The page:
Samantha Healey left high school prematurely, disheartened and unmotivated to work toward a successful future. When her cousin pushed her to apply to YouthBuild North Central, she protested, but reluctantly agreed. She was even more disappointed when she found out that she was accepted and would attend, starting May of 2011. By the end of the first week, she had found a second family.
YouthBuild is a program for 16- to- 24-year-old at-risk youth to, over the course of 10 months, study for and earn their General Education Degree, learn a variety of trades and develop skills that will help them get and retain jobs.
"Samantha is a pretty special young lady," Loren Fortney, YouthBuild North Central's principal says. After six weeks of preparation, Healey received her GED. She now spends her time helping other students prepare and taking the necessary steps for applying to colleges.
What before were goals of getting by with a minimum wage job, have reshaped into plans of attending college to become a high school English teacher. She has currently applied to Davis & Elkins College and Fairmont State University. Healey says that after experiencing the way in which YouthBuild teachers and employees work, she hopes to bring those principles to the public school system.
"Now I know that I can actually decide what I want to do rather than just kind of dealing with it," she says.
YouthBuild incorporates a number of pursuits. Participants can be found intently studying with GED practice books in the classroom, often tutored by Fortney who walks them through their more difficult subjects. They can be found in the shop working on various projects such as molding for houses, equipment sent to the Haiti relief effort or birdhouses for community members. They can be seen in the Elkins area on job sites, installing roofs, working with the Mountaineer Food Bank or planting trees.
Photo by Mallory Bracken
YouthBuild participants Nick Fast and Garrett Workman rebuild the Youth Health Services building’s roof in Mill Creek. Community projects are a key element of the YouthBuild program, in addition to class work and the obtainment of various certifications.
The YouthBuild program highly values community work, having benefitted the city of Elkins with various projects around town. These have included the construction and installation of wooden trash bin covers, Darden House restoration, Tygart River waste pick-up and building the 5th Ward Community Garden. Participants are also given the opportunity to follow employers with job shadowing. Courses are made available for them to earn certifications as well. Among those that they can obtain are Pre-Apprenticeship Certificate Training, Occupational Safety and Health Administration, CPR and First Aid. By working in these fields, participants graduate from YouthBuild with the experience and certifications that will give them a leg-up when trying to find a stable job.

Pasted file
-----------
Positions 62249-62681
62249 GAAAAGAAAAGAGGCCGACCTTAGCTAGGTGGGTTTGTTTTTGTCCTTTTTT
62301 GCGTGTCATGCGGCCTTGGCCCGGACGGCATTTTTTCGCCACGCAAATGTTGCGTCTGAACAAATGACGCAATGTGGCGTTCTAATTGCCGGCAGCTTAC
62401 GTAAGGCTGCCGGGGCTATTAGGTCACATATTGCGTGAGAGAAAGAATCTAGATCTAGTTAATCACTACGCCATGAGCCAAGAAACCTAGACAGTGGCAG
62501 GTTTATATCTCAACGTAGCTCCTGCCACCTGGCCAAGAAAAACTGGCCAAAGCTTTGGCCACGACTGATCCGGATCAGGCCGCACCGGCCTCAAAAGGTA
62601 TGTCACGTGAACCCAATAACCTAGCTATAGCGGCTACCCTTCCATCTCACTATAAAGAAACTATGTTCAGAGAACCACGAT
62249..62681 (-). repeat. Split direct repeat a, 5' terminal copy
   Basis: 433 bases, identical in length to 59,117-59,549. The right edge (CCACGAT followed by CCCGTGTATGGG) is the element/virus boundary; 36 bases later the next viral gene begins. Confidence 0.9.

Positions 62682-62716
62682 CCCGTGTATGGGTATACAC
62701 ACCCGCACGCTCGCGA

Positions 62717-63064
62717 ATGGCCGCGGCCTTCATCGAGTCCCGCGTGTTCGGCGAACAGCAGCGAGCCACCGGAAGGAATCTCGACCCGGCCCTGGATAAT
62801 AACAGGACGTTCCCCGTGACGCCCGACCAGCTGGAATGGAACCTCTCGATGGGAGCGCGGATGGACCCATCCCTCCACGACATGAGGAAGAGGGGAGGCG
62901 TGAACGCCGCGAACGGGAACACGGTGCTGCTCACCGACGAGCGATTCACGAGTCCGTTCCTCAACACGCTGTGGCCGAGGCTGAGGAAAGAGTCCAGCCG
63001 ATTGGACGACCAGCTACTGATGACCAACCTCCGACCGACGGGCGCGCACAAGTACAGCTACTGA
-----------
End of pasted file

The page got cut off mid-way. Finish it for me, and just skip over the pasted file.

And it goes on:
The program is funded primarily by the Department of Labor and partly by the state of West Virginia, the West Virginia Development Office and Randolph County Board of Education. The Department of Labor, however, has cut funding to the national YouthBuild program. From 273 YouthBuilds nationwide, only 76 received funding and YouthBuild North Central was not one of them. According to Fortney, the program requires an estimated $500,000 to run for the year. That money goes toward building costs, textbooks, school supplies, counseling services and participant and employee salaries. Since learning of the funding cut, YouthBuild North Central has acquired a $10,000 grant from the Randolph County Commission. The other sources of funding will keep them going for one more year at a limited capacity, he says, but if they do not receive enough additional funding, they will be forced to close.
"YouthBuild enables students who have dropped out of school to receive an education and job training," Fortney says. The American Federation of Teachers has endorsed truancy programs in association with circuit court judges in an effort to lower the state's dropout rate. Although this effort may displace attention from the YouthBuild program, Gene Ochsendorf, the YouthBuild director, and Fortney agree that if they have found a way to lower the dropout rate, it will help the students "and that's what we're all about," says Ochsendorf.
Fortney credits YouthBuild's success to the smaller classroom size.
"They can get a lot more one on one attention . . . The teachers and the staff here get to know the students intimately," he says. "By virtue of that, we're able to help them attain the skills and things that they would like to have to move on in life."
Both Healey and Fortney consider YouthBuild to be a sort of family.
"(It's) a place that these students can find a surrogate family, people who care for them and people that they can care for," Fortney says.
"It doesn't matter how bad the day was before. You know that you have all of these people here that care about you more than anything," Healey says. "No matter what just happened, you have somebody here to talk to, you have somebody here that's going to help make things better."
Fortney fears for the effect that the loss of the YouthBuild program will have on the community. He imagines that there will be more legal problems with youth who could otherwise be in the program. Many students come to YouthBuild from difficult situations. Fortney worries that without the YouthBuild support system, they will not be able to move beyond these problems and prepare for successful futures.